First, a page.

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It may be that most men are d*cks, but that doesn’t mean we actually want to see their d*cks. Yet it would seem that, judging from the sexual harassment methods disguised as seduction techniques employed by the likes of Matt Lauer, Charlie Rose, and Harvey Weinstein, some men really do believe that the sight of a penis, be it an unexpected flash of flaccid flesh in the subway, or an unwelcome appendage sticking out of an open bathrobe, is enough to drive a woman wild with desire.
There are exhibitionists, of course, with a compulsion to expose themselves, and who delight in the shock they elicit from the unsuspecting viewer suddenly confronted with a glimpse of a stranger’s genitalia. And that shock gives them an erotic thrill.
When I was a student in Paris and living with a French family, the younger daughter came home from school one afternoon, her face flushed. “Maman!” she cried to her mother. As she walked through the park on her way home, a man all of a sudden unzipped his pants and showed his zizi. She didn’t know whether to laugh or cry; she thought it was the most unattractive thing she had ever seen.
We don’t expect the men we encounter on a daily basis, the “normal” ones we share office space with, to be exhibitionists. So why are there men who believe that pulling out their d*cks and showing them to a female co-worker will get them some action? It could be that a man in a position of power believes he has earned the right to quite literally demonstrate that he’s a Big Swinging D*ck and delude himself into thinking that the organization he lords over is full of women who are hot for him. All he needs to do is whip out his penis.
As a recent piece in Medium by Chris Rosenthal elucidates, “Nobody wants to see your dick.”
There may be exceptions, the article allows, but on the whole it said, “Is this a sweeping generalization? Sure. In fact, there’s probably somebody out there in this crazy world who would enjoy access to your penis (albeit as more of a means to an end than actually sitting back and admiring it like a Renoir or something) from time to time. However, in this particular context, with regard to the position of power that you now occupy, it’s in your best interest (as well as that of literally everyone who works with you) to go ahead and operate under the assumption that nobody in the whole wide world wants to see your stupid dick.”
Can’t men just keep it in their pants? Echoing the general sentiment everywhere, the TV satirist Samantha Bee tells men in a recent episode of Full Frontal that their penises are ugly and that “[No] one wants to see your d*ck in any context. Even the straightest, horniest woman who loves you the most is hoping you can get it inside her without having to look at it, so definitely don’t show it to strangers, don’t send pics of it to people, and don’t whip it out at film festivals. Your d*ck is objectively the worst part about you.”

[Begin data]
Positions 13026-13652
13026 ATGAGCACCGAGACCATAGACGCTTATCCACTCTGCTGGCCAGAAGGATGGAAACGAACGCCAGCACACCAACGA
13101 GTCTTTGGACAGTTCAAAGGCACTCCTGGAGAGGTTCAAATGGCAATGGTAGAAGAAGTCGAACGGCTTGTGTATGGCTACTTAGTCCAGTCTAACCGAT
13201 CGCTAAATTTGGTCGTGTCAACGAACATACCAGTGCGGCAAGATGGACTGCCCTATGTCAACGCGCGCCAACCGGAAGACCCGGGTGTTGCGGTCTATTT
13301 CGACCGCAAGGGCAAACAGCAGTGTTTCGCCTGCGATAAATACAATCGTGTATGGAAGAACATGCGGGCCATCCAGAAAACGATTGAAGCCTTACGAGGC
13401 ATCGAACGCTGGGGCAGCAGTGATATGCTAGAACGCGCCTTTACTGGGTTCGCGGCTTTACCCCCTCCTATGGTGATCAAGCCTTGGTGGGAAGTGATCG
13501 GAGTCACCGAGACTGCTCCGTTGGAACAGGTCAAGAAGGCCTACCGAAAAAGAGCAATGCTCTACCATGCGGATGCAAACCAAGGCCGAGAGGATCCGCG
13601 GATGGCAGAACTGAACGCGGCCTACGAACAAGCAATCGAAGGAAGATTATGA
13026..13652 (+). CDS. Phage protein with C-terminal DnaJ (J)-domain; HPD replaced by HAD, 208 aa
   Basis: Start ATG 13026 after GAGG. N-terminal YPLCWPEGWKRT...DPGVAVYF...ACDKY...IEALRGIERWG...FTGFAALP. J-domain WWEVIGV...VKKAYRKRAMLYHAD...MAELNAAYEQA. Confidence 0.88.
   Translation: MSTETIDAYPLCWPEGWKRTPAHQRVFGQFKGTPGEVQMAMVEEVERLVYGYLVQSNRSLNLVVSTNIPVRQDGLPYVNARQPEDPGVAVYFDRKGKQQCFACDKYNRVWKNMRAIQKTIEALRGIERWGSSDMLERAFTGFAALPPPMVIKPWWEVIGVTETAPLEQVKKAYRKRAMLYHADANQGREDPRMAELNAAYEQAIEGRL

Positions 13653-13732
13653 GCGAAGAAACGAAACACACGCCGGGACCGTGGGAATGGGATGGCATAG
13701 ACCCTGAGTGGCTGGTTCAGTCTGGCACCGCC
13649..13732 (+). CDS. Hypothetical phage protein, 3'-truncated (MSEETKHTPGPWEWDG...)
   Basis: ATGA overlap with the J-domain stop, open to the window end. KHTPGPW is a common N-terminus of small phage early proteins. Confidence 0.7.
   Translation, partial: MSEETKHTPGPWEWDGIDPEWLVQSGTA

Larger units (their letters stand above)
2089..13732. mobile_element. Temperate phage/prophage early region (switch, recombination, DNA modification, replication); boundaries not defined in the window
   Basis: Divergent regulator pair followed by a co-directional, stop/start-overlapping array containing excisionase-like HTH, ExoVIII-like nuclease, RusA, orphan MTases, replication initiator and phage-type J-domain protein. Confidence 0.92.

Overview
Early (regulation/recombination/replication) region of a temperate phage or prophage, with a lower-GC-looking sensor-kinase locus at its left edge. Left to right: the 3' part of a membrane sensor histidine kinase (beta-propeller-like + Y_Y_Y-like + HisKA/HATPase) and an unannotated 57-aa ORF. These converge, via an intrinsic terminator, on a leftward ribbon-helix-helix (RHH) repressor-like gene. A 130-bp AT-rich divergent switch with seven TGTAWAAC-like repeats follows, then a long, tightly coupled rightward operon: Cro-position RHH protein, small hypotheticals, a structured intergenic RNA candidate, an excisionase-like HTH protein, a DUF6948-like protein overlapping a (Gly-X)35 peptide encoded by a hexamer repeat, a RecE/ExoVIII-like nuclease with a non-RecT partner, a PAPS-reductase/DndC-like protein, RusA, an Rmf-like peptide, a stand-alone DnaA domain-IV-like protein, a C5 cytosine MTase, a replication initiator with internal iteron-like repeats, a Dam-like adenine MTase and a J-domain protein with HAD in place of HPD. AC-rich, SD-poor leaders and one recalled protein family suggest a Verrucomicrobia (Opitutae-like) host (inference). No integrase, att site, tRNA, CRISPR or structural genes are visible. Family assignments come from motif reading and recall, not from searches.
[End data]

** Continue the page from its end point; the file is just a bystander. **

While Michelangelo did paint and sculpt quite a few penises in his lifetime, that doesn’t automatically elevate male genitalia to aesthetic heights. Even the men’s magazine GQ notes about d*cks, “Penises are weird. Penises are ugly. They look like creatures that should be kept in aquariums. The image of an unadorned penis doesn’t make the recipient horny. It’s like trying to inspire hunger with a shot of a crusty mustard bottle in your fridge.”
A woman’s breasts, on the other hand, are universally acknowledged to be a thing of beauty. Men and women alike have rhapsodized about them, and their erotic power. The mere sight of them—pert, full, pendulous, or flattened by breastfeeding—seems to consistently arouse some level of passion. In the novel Elizabeth Costello by Nobel laureate J.M. Coetzee, the protagonist, a novelist like Coetzee, writes to her sister Blanche, a nun in South Africa, that “there is nothing more humanly beautiful than a woman’s breasts. Nothing more humanly beautiful, nothing more humanly mysterious than why men should want to caress, over and over again, with paintbrush or chisel or hand, these oddly curved fatty sacs, and nothing more humanly endearing than our complicity (I mean the complicity of women) in their obsession.”
Elizabeth recounts to her sister how, in her ’40s, she would sit for their mother’s friend, Mr. Phillips, who lived in the same old age home. The old man could not speak after surgery on his throat, and the painting sessions would cheer him up. One day, Mr. Phillips scribbles on a note pad that he would have liked to have painted Elizabeth nude. She decides to oblige him and removes her clothes. She doesn’t know if the sight of her breasts rekindles some kind of force in him, but at the end of the session, he writes, “Thank you.”
What she doesn’t tell her sister is that years later, hearing that Mr. Phillips is doing poorly after a bout of radiation, she visits him once more upon her mother’s urging. It becomes her Saturday routine, and as the old man deteriorates, not much conversation takes place. One Saturday, however, “a little more chipper than usual, a little more spry, he pushes the pad towards her and she reads the message he has spelled out beforehand. ‘A lovely bosom you have, I’ll never forget. Thank you for everything, kind Elizabeth.’”
Now imagine if the roles were reversed, and the man in question was Matt Lauer.
“A lovely penis you have, I’ll never forget. Thank you for everything, kind Matt.”
Wrote no woman ever.
B. Wiser is the author of Making Love in Spanish, a novel published by Anvil Publishing and available in National Book Store and Powerbooks, as well as online. When not assuming her Sasha Fierce alter-ego, she takes on the role of serious journalist and media consultant.
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